The frottola was a northern Italian polyphonic song type of the period between about 1470 and 1530 that catered for humorous or sentimental verses popular at the time. Verses were set for three – later four – voices, usually with a soprano main melody. Occasionally the supporting voices were replaced by instruments, usually viols, or winds or even by a single lute. It was similar to the later English Ayre (See madrigal) and the Neapolitan “villanella” in that multiple verses were each sung to the same tune. It was taken over by the more sophisticated and flexible madrigal which was more suitable for the increasingly varied texts of interest to the Renaissance Italians.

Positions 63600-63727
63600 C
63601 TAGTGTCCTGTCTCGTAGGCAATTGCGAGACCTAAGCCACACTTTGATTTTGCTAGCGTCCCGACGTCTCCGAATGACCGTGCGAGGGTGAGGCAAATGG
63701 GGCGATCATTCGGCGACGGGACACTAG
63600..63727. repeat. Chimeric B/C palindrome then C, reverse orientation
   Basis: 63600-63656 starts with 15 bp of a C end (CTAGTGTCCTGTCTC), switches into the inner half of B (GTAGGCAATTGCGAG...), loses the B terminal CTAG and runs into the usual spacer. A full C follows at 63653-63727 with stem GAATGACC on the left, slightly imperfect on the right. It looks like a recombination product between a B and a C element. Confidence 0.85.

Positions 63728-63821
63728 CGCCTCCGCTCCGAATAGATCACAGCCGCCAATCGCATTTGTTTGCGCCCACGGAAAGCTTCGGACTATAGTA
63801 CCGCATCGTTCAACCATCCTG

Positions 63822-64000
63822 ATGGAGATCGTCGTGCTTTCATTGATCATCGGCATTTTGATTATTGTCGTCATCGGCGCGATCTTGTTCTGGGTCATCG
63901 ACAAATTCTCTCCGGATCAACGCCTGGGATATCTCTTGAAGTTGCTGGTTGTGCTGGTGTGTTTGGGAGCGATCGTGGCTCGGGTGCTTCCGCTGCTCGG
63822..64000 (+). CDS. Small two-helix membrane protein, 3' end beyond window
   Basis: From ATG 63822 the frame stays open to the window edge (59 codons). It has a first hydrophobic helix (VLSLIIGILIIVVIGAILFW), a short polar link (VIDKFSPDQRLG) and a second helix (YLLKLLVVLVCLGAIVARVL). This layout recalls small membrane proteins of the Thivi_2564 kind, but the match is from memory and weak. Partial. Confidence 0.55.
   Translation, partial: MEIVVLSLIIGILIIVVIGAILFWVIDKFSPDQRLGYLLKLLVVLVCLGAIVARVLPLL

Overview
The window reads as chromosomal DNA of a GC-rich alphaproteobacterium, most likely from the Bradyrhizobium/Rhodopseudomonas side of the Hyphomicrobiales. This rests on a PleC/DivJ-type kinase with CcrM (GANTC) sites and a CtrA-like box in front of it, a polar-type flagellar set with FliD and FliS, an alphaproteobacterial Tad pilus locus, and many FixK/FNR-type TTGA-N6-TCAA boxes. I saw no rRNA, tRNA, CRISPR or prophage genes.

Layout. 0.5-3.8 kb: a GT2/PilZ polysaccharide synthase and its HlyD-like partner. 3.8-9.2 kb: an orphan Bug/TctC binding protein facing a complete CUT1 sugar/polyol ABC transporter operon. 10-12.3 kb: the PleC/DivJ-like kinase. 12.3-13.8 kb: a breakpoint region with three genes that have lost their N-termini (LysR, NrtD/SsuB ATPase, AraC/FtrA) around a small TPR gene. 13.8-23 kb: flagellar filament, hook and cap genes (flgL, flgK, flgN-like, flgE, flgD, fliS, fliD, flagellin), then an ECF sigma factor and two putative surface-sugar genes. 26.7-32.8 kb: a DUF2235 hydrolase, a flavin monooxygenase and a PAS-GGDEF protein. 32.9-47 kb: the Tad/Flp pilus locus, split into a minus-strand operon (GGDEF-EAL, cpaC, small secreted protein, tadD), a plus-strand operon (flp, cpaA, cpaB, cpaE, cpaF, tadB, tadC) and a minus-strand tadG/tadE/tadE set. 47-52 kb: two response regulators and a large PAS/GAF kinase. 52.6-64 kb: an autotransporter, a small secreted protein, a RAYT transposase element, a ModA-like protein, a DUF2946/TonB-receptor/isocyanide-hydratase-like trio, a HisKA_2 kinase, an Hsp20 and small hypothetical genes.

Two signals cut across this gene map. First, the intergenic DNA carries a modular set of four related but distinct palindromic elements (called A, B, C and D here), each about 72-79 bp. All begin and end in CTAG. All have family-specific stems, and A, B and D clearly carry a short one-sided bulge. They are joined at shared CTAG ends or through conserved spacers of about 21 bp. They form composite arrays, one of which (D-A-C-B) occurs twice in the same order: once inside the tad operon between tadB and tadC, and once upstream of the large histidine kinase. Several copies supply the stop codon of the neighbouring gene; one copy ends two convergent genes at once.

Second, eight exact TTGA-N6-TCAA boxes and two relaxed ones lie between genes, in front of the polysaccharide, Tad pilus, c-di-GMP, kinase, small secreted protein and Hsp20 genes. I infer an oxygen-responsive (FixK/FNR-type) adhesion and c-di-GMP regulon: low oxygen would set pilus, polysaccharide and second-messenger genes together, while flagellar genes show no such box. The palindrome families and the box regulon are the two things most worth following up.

“Oxford Companion to Music”
“The Grove Concise Dictionary of Music”